Wu-Tang banger, 21st Century-style danger

Nick Baker

Raekwon’s sequel to the 1995 classic “Only Built 4 Cuban Linx.” shows the Clan at its strongest in years

In 1995, Wu-Tang Clan member Raekwon the Chef dropped “Only Built 4 Cuban Linx.” which melded the hip-hop world with the world of Mafioso. Soon after, other artists like Jay-Z, Nas and Notorious B.I.G. found themselves in a role that was as much Tarantino or Scorsese as it was MC, trying to piece together story lines, themes and concepts into narratives of the world of cocaine, Cristal and criminal enterprise.

“Only Built 4 Cuban Linx, Part II” could not have been released at a more appropriate time in the Chef’s career. At this point in the saga, Raekwon and Ghostface Killah are still riding the wave that took them to the top of the game 14 years ago.

They seem to have now comfortably backed away from the lives they were previously living, but by this point Raekwon can’t help but notice that those he passed the torch to are not living up to the standards of their predecessors.

This idea within the framework of the album applies in many ways to the MC’s situations in real life.

The album’s first proper track, “House of Flying Daggers,” reminds the ears what a Wu-Tang banger is supposed to sound like (despite, or maybe because, it is a J Dilla-giving-his-best-RZA-circa-1997-impression beat).

As Method Man states, “See these fans can’t resist the rush. They Wu-Tang for life, scarred for life, they can’t forget the cuts.”

“Sonny’s Missing” is where we first see the narrative element, as Raekwon graphically describes a brutal murder, while “Pyrex Visions” is a 55-second hazy guitar-driven dense stream of consciousness about cooking crack.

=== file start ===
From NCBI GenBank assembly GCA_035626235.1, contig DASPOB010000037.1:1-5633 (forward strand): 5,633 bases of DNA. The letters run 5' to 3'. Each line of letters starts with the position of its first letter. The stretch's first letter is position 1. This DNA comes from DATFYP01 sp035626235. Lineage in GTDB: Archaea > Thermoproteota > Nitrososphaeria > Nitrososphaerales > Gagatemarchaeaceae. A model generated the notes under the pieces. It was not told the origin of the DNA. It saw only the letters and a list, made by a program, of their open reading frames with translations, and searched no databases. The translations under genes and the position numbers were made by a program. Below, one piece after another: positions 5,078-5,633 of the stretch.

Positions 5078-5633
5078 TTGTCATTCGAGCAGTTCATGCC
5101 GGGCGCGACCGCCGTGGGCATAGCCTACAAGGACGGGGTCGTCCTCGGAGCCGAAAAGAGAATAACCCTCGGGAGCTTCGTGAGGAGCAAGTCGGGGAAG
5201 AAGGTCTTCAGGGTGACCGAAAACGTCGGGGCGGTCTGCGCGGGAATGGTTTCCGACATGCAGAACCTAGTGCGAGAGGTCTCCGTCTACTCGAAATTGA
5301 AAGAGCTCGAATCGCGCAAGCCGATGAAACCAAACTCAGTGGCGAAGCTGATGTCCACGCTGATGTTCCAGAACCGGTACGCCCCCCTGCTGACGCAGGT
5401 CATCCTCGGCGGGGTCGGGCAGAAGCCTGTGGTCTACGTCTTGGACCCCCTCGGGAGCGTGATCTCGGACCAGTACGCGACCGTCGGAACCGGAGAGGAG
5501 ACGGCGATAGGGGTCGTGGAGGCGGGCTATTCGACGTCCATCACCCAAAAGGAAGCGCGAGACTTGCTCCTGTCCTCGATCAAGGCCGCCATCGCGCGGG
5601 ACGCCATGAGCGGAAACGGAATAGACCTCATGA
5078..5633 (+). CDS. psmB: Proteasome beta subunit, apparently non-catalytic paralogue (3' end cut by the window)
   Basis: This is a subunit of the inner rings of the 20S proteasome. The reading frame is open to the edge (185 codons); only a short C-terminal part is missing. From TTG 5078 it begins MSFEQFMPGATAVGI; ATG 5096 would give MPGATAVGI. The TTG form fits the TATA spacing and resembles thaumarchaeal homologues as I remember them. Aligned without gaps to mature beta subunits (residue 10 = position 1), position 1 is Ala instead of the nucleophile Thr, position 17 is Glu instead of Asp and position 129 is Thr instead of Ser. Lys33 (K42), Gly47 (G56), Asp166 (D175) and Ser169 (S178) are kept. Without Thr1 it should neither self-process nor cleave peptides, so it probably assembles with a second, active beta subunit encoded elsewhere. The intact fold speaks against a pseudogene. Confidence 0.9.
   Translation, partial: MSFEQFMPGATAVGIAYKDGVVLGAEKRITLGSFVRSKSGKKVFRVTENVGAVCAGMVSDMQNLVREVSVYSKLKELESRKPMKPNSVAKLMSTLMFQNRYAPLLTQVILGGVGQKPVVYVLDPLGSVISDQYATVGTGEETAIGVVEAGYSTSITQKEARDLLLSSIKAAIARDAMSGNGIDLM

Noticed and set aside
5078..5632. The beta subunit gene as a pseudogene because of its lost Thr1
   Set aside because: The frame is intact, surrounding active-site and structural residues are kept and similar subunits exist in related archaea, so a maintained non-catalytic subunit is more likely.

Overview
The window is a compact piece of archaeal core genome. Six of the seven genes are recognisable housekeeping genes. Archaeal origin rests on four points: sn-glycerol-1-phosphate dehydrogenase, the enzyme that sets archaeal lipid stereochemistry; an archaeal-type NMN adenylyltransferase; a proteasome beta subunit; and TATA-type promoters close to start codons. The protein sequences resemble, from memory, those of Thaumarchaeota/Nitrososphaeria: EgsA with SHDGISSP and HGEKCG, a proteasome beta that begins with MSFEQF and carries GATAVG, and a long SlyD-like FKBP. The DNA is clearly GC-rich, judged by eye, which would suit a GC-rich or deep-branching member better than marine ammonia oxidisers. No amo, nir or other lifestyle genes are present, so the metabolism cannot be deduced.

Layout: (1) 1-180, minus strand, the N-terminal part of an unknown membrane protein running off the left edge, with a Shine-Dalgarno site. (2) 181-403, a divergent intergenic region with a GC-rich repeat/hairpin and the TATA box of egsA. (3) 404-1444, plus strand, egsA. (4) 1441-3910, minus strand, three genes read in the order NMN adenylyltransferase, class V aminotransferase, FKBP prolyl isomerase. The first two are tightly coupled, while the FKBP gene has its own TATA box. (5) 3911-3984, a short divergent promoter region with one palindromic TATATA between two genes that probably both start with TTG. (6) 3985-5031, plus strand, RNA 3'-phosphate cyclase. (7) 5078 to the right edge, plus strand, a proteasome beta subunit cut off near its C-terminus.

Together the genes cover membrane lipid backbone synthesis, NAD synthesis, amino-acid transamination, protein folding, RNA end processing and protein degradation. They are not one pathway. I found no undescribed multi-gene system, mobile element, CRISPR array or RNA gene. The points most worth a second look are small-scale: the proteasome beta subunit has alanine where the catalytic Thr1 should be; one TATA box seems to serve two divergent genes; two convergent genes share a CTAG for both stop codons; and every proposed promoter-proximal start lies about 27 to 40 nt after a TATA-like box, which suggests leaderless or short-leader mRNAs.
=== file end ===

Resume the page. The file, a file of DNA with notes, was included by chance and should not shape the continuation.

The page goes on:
Tracks like “Cold Outside,” “Have Mercy,” and “Mean Streets” are less exciting, but are still solid in their own rights, as Raekwon brings some incredibly descriptive lyrics and cinematics to otherwise forgettable beats.

RZA finally makes his appearance on the sixth track, “Black Mozart,” with a beat that sounds exactly how RZA should sound in 2009, mixing minimal eeriness with modern soul, both of which seemed missing from Wu-Tang’s 2007 release “8 Diagrams.”

He also produces the album’s centerpiece, “New Wu,” and the half song/half skit “Fat Lady Sings,” and shows he is still responsible for the “Cuban Linx” sound.

In “Gihad,” Ghost shows off his classic swagger and swiftness, and “Penitentiary” sees Rae and Ghost bouncing back and forth on a haunting beat.

“Baggin’ Crack,” “Surgical Gloves” and “Canal Street” are among the Raekwon solo joints, all of which are vivid cinematic endeavors.

“Ason Jones” is the late, great J Dilla-produced tribute to the late, great Ol’ Dirty Bastard, as Raekwon shares stories with nostalgic rhymes and ODB audio clips.

Perhaps the least exciting tracks are the Dr. Dre-produced “Catalina” and “About Me,” which features an un-credited Busta Rhymes, both of which seem more like an uninspired means to have some semblance of collaboration between Raekwon and Dre.

A potentially awful track, “We Will Rob You,” with its hook borrowed from the Queen classic, is actually one of the most memorable and entertaining, as legendary Slick Rick delivers the hook and GZA and Masta Killa come on point.

The album concludes with the “Godfather”-like “Kiss the Ring,” basically a proclamation that seals the Wu Gambinos’ places as hip-hop godfathers, as if one was needed.

Maybe a reminder was all that was needed.

Either way, “Only Built 4 Cuban Linx, Part II” is the best album to come out of the Wu-Tang camp since Ghostface’s 2000 “Supreme Clientele,” and is reminiscent of a time when the Wu-Tang Clan was the epitome of raw, dense, cinematic street hip-hop.

Contact features reporter Nick Baker at [email protected].

Rating: 4.5 Stars (Part I: 5 stars)